Welcome to 2014

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It has been all too long since my last article. It is very easy to be caught up in work and forget about the things that matter most to some people. Business has been brisk and with the addition of two granddaughters last year, my limited time meant something had to give. And my weekly articles suffered. For those stalwart subscribers, I apologise.

Last year the market rose quite strongly after two very sluggish years. The first quarter of 2013 saw turnover rise and market sentiment move toward a positive bias for the first time since April 2010. By September, the market was really humming and the clearance rates were reminiscent of 2007. It was only the last three weeks of last year during December that a few cracks began to appear and whilst the clearance rate stayed up there, the prices flattened out substantially. According to the multitude of data sources now available, we had growth somewhere between 7% & 9% for the year. In other words, we achieved the long term average capital growth rates.

The rental market was not quite the same with rental yields stagnating and in some suburbs actually dropping. With the multitude of apartments coming on line last year and over the next 3 years, inner city apartments will be more difficult to lease. Whilst the published median price graphs may continue to show rises, it will actually be due to the reporting of the sales of new properties. When these change hands in 2 or 3 years again, I believe we will see a slight capital decline. So too with the rental yields. Supply will outstrip demand for a few years and then things will return to normal within 5 or 6 years.

There is much talk from many different directions about where the economy is going. Are interest rates going to remain stable, will they rise or fall; where is the current bias sitting? Is the unemployment rate going to spike with such fervour when the mining development boom slows and the car manufacturers leave our shores next year that it will cause tremendous and catastrophic negative market sentiment? Or will the Australian Dollar fall far enough to reinvigorate tourism, our manufacturers and all our other exporters? Only time will tell.

I think this year will show sustained average growth in price in the middle and outer rings of Melbourne. It is where most first home buyers will start their life long property obsessions, and it is where the average long term investor can still purchase subdividable land in fantastic growth suburbs under $600k. Even some new estates have some better economic value than they used to a decade ago. With the low interest rate environment, many retirees and some first time investors are heading for the new estates that offer a very healthy 5% rental return, and potential for some capital growth. It means that whilst the property is rented the retiree is getting a very good monthly return or the first time investor is not out of pocket, even on very high borrowings, after rental returns, depreciation and negative gearing tax advantages. This is much better than most other safe available investments.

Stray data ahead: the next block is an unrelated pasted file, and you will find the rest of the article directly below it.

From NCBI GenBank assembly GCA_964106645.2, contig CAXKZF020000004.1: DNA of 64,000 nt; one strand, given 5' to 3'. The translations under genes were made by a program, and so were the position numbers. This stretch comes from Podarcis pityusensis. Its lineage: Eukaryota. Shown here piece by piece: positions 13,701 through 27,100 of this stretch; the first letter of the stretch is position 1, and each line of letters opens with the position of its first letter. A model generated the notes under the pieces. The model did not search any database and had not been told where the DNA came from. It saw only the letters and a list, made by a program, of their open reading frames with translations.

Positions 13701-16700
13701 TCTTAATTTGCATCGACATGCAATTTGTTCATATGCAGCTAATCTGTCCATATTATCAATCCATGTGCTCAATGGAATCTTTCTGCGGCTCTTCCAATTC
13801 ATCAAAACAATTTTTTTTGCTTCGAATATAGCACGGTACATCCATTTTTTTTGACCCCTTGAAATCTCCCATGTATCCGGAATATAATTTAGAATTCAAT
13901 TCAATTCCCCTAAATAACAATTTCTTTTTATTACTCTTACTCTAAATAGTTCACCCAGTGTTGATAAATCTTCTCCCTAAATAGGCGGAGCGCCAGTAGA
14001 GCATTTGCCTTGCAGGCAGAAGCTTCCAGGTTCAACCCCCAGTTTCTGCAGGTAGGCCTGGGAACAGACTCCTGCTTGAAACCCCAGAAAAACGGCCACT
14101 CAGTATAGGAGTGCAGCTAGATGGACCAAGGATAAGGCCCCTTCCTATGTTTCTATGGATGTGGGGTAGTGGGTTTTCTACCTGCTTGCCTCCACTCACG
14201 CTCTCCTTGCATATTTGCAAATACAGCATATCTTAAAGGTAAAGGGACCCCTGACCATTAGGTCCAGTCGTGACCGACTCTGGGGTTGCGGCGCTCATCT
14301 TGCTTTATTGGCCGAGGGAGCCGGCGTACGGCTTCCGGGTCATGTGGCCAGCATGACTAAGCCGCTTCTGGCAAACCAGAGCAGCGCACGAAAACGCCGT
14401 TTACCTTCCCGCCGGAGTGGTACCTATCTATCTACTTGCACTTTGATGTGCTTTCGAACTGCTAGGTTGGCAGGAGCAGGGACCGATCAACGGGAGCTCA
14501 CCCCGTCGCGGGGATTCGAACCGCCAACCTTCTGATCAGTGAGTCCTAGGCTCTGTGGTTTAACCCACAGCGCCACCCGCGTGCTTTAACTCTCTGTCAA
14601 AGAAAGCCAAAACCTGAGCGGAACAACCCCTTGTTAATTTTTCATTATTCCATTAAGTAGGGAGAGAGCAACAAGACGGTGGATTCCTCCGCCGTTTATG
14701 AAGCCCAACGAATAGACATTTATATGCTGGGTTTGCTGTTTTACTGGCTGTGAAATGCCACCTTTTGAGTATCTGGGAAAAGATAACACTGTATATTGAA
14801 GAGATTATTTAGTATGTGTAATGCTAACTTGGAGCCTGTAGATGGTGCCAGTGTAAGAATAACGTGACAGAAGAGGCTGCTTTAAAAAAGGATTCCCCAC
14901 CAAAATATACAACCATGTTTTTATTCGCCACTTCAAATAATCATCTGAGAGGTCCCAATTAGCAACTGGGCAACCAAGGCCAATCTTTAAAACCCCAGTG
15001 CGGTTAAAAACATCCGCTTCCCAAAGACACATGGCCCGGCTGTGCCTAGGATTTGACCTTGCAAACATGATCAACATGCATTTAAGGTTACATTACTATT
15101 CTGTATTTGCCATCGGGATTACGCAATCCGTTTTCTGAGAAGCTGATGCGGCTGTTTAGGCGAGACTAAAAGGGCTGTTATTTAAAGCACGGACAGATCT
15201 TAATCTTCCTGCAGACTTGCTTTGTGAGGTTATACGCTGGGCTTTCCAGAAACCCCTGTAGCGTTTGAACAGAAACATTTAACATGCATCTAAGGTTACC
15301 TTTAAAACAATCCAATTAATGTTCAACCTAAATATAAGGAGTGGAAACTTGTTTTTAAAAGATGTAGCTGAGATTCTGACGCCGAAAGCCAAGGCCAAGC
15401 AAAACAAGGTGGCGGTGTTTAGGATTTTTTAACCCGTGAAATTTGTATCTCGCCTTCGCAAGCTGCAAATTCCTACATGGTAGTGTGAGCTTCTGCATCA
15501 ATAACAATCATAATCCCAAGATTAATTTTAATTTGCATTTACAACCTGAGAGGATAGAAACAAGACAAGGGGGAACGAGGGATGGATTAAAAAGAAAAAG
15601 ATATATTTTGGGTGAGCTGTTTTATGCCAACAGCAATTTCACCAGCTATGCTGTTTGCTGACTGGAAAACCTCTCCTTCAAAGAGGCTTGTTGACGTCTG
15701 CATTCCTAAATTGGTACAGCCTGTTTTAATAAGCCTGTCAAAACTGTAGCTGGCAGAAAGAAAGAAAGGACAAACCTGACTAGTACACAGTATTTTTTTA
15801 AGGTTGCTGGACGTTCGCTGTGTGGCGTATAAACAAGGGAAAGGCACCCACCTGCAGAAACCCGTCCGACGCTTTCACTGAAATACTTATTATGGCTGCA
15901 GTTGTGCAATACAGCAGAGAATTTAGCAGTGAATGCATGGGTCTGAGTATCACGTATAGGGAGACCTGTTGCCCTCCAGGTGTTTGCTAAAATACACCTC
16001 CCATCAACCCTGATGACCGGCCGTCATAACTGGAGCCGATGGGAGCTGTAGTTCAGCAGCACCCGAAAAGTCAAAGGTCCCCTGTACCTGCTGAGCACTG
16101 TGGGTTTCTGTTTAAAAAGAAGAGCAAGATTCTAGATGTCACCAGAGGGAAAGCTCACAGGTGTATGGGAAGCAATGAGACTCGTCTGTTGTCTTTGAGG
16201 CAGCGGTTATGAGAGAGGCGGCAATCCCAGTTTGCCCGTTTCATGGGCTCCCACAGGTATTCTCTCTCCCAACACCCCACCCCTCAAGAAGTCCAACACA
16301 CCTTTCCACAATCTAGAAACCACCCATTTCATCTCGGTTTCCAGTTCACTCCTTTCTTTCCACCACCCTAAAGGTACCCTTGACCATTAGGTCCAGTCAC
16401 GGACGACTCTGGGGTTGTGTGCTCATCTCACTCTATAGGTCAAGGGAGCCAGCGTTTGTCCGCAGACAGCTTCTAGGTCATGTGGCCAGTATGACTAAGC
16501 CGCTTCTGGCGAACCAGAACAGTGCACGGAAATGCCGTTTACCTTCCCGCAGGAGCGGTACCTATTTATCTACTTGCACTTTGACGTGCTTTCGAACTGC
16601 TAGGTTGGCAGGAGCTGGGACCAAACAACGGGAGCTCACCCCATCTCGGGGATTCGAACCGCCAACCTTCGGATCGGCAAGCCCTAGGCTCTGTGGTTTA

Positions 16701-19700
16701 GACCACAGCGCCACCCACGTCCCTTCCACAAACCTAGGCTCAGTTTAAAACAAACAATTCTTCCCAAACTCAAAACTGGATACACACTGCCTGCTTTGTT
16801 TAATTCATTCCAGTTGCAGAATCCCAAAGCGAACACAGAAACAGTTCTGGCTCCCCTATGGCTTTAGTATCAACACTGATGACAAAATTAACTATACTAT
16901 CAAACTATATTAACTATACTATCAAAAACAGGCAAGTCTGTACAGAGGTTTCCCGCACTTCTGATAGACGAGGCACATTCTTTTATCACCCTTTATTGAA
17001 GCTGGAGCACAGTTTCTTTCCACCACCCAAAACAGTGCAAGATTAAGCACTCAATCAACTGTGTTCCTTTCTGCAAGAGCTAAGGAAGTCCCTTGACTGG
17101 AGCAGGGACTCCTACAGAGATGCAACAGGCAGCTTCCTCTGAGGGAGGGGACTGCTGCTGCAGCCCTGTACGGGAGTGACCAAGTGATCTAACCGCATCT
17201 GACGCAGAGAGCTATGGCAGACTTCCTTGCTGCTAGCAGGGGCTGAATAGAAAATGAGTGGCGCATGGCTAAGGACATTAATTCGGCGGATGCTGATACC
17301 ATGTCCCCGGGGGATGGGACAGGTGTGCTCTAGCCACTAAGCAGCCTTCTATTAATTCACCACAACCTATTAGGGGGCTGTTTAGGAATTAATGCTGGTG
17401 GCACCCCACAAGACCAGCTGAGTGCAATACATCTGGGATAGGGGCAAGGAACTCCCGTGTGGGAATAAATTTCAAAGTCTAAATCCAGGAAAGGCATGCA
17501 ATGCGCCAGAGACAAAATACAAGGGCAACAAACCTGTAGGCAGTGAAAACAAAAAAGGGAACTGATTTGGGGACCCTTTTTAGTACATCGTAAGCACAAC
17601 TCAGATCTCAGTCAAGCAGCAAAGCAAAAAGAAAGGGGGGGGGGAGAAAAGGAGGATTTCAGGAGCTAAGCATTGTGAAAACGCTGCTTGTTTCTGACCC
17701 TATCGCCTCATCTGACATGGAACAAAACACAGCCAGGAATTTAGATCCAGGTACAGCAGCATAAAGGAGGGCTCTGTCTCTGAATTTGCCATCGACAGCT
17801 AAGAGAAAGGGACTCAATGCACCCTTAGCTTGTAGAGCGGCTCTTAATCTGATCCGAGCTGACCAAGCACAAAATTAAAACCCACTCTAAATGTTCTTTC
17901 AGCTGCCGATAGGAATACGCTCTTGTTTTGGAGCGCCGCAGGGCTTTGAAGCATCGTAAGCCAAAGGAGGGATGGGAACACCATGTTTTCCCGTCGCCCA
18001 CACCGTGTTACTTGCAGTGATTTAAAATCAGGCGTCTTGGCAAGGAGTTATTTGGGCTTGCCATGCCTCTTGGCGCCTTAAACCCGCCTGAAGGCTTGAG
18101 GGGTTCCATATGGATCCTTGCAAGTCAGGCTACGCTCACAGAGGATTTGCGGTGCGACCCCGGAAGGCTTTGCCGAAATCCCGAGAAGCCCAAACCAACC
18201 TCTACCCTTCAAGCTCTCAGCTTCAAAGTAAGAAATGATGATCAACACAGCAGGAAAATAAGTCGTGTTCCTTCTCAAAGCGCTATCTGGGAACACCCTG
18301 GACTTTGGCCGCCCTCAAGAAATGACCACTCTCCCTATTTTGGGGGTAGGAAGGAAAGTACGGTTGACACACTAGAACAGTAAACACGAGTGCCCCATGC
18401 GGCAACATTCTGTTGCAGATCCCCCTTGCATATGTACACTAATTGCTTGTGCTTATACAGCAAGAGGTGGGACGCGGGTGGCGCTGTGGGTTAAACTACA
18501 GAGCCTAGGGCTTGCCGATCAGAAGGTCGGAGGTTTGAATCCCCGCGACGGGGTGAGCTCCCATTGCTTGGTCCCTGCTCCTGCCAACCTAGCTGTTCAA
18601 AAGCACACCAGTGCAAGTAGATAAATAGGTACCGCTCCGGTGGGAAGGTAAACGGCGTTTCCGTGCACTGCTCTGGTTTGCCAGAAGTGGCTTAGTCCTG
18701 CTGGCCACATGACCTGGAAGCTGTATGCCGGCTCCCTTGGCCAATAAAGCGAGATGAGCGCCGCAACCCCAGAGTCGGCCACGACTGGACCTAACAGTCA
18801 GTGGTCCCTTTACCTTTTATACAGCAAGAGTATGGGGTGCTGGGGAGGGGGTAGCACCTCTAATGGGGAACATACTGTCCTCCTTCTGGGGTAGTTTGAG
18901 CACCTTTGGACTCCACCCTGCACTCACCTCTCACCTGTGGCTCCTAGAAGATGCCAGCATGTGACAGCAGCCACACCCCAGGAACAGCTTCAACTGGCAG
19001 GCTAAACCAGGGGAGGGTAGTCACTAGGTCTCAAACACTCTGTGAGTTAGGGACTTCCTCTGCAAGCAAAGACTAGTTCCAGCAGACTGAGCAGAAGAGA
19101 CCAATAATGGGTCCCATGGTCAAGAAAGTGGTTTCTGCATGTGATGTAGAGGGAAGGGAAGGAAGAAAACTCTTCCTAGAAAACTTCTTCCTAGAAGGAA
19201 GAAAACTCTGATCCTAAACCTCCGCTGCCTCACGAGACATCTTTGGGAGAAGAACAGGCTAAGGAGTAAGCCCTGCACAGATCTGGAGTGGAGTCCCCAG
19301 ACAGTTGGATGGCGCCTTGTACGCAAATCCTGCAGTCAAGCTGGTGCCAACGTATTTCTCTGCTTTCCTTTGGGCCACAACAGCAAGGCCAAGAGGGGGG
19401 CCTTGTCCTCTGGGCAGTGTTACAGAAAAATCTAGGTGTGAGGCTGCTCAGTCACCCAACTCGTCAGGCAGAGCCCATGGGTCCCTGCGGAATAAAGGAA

The last issue that will be high on the agenda for developers and anyone that owns a substantial plot of land is the change in zoning laws. The state government changed the laws last year and all the Melbourne councils have until June 30 to implement the new rulings. An information facts sheet can be found here http://www.dpcd.vic.gov.au/__data/assets/pdf_file/0008/197423/Reformed-Residential-Zones-fact-sheet_July2013.pdf

In short, there are some councils that may make changes such that a 900sqm block that could potentially be subdivided into three units, may be only used as a single house site after July 1 2014. If you are considering a development in the short term, please feel free to touch base and we can put you onto experts in this field. The councils are currently saying that any applications they receive well before June 30 will be looked at under the current provisions.

Over the next few weeks I will endeavour to break down these different points and elaborate, as well as answer any questions that I receive from my subscribers.

As always, if you are considering any property purchase in Melbourne this year, please do not hesitate to call or email and we would be happy to have a chat.

Ian James
Director
JPP Buyer Advocates

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About the author

Ian has been operating his own businesses for more than 25 years. During this time the self taught lessons of building the business, dealing with staff, suppliers, clients and economic woes have been invaluable. Ian is a fully licensed Real estate Agent, a member of the REIV and registered with the Business Licensing Authority.

Buying property is not just sticking up your hand and outbidding your rival. It is an emotional, fiscal and psychological decision that needs to be planned and well executed. Ian is usually involved in over three hundred property negotiations per year; ranging from the $250,000 first unit purchase for a young couple to multiple million dollar residential developments. Ian's business background and endless numbers of negotiations make him one of the industry's leading negotiators.

Ian is married with two adult children, living in Patterson Lakes. He is a keen fisherman when weather and business allows the time.

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